The Deep Biosphere
The definition of the deep biosphere comprises ecosystems in both oceanic and continental deep settings, and the habitability with respect to depth is restricted by rock porosity, water availability and maximum temperature, depending on the local geothermal gradient (Heim, 2011). In this paper, we will focus on the volcanic portions of the subsurface and subseafloor (Figure 1).
Figure 1. Conceptual image modified after Ivarsson et al. (2016), showing a cross section of the oceanic crust. Fungal hyphae colonize veins and vesicles in pillow basalts and form extensive three-dimensional mycelia [this is visualized in the dark-green box marked (A) and the enclosed stereomicroscope image]. The image is under the CC BY-NC-ND license (http://creativecommons.org/licenses/by-nc-nd/4.0/).
Rock dwelling microorganisms are termed endoliths, and can be divided into sub-categories depending on their occurrence in, and interaction with, the host rock. Microorganisms that actively create habitable cavities through chemical and/or physical processes are called euendoliths. Microorganisms that colonize pre-existent fissures and cracks are called chasmoendoliths, and microorganisms that colonize pre-existent structural cavities such as vesicles in basalts are called cryptoendoliths (Golubic et al., 1981; Ivarsson et al., 2015c).
A number of reviews of the continental and the oceanic deep realm have been published, the latter usually focused on sediments (Heim, 2011; Orcutt et al., 2011; Colwell and D’Hondt, 2013). Our understanding of the deep biosphere has substantially increased since the first investigations of cells collected from oil wells in the 1920s (Bastin et al., 1926), or from the first obtained drilled cores from the seafloor (Zobell and Anderson, 1936). During the last 30 years we have experienced a steady increase in literature much due to the construction of underground facilities for, i.e., nuclear waste repository, or through the work of international deep drilling programs such as the International Continental Scientific Drilling Program (ICDP) and the Deep Sea Drilling Project (DCDP), later Ocean Drilling Program (ODP), and International Ocean Discovery Program (IODP).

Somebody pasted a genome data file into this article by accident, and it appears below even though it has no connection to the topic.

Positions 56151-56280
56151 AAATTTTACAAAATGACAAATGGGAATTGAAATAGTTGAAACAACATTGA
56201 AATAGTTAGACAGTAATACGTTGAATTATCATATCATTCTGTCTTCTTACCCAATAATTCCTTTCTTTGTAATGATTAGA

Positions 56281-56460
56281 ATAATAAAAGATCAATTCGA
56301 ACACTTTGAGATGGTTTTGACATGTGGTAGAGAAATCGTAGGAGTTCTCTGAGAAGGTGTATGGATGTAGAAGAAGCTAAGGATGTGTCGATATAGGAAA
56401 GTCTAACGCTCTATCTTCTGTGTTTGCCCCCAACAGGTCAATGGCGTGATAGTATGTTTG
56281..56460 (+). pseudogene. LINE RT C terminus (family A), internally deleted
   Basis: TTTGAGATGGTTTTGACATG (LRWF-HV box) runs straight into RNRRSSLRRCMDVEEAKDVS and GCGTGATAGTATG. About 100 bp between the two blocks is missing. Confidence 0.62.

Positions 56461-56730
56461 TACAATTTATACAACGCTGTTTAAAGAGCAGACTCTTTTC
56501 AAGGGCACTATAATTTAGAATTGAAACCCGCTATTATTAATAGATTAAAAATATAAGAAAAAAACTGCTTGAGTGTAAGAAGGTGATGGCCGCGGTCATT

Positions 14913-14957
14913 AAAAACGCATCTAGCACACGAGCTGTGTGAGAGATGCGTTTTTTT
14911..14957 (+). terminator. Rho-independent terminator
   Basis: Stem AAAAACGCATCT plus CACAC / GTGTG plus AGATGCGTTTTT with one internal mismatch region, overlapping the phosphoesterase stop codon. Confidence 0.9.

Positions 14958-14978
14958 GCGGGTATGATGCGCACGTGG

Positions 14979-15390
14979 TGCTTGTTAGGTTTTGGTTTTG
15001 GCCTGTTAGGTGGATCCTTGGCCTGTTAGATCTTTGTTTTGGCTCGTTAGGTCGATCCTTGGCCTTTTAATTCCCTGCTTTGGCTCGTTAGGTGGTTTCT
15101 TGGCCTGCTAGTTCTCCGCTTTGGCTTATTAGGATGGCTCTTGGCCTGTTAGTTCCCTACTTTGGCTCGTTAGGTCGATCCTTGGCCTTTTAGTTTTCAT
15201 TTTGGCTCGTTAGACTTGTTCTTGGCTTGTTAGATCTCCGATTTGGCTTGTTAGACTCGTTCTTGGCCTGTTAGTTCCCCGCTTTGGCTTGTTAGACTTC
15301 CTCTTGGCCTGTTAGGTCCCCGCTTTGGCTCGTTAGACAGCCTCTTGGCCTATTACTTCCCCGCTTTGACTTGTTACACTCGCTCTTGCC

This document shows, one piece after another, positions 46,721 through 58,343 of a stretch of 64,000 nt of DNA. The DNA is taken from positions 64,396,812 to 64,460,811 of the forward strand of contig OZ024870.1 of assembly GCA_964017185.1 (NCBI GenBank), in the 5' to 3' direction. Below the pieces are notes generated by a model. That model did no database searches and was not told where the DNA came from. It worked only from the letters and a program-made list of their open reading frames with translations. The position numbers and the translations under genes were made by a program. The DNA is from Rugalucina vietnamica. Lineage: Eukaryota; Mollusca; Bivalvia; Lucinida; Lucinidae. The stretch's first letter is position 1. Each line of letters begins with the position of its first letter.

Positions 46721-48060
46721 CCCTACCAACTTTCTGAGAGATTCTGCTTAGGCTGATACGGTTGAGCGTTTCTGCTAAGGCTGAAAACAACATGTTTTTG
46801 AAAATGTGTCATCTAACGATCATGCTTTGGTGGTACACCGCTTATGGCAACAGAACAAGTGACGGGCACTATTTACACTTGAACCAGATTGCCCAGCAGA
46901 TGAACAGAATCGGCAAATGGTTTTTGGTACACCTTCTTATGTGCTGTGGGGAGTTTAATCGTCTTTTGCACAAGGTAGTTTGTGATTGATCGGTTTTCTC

The subsurface realm is a highly variable environment with steep physical and chemical gradients. Ecologically distinct, specialized macro- and micro-niches are orchestrated by geological prerequisites such as plate tectonics, and confined by geochemical conditions like the composition of hydrothermal fluids. The ecological composition of microbial populations vary depending on if they live in an ultramafic environment subjected to serpentinization, a geothermal area, or in a subseafloor basalt. In the dark subsurface, microorganisms gain energy from coupling of thermodynamically favorable redox reactions. The basis of the deep ecosystems consist of chemoautotrophs; organisms that gain energy through the oxidation of electron donating molecules, as opposed to photoautotrophs, which use solar energy. Lithoautotrophs, in turn, utilize inorganic substrates like minerals to gain energy and heterotrophs feed on the organic biomass produced by, or available in, other organisms, such as chemoautotrophic communities and their extracellular substances.
H2, CH4, H2S, S0, S2O32−, Fe2+, Mn2+, NH4+, NO2− and organic matter are the most accessible electron donors in subsurface settings, and CO2, SO42−, or O2 are the most likely electron acceptors (Figure 1, inserted box). Microbial metabolic pathways vary substantially between different types of host rock. Basalt, the most common rock type within the oceanic crust, consists of roughly 9% FeO and 0.1% MnO and S, respectively. Serpentinization (alteration of ultramafic rocks), on the other hand, gives rise to fluids poor in Fe and S but enriched in H2, CH4, and hydrocarbons, while alteration of basalt results in fluids with reduced Fe and S compounds, and less H2 and CH4 (Bach and Edwards, 2004). In basalt-hosted systems reduced Fe, Mn, and S components are, therefore, the major energy sources for microorganisms, while H2 and CH4 are the most bio-available compounds in ultra-mafic environments. This is also reflected in molecular analyses and cultivation approaches on seafloor-exposed basalt (Ivarsson et al., 2015c).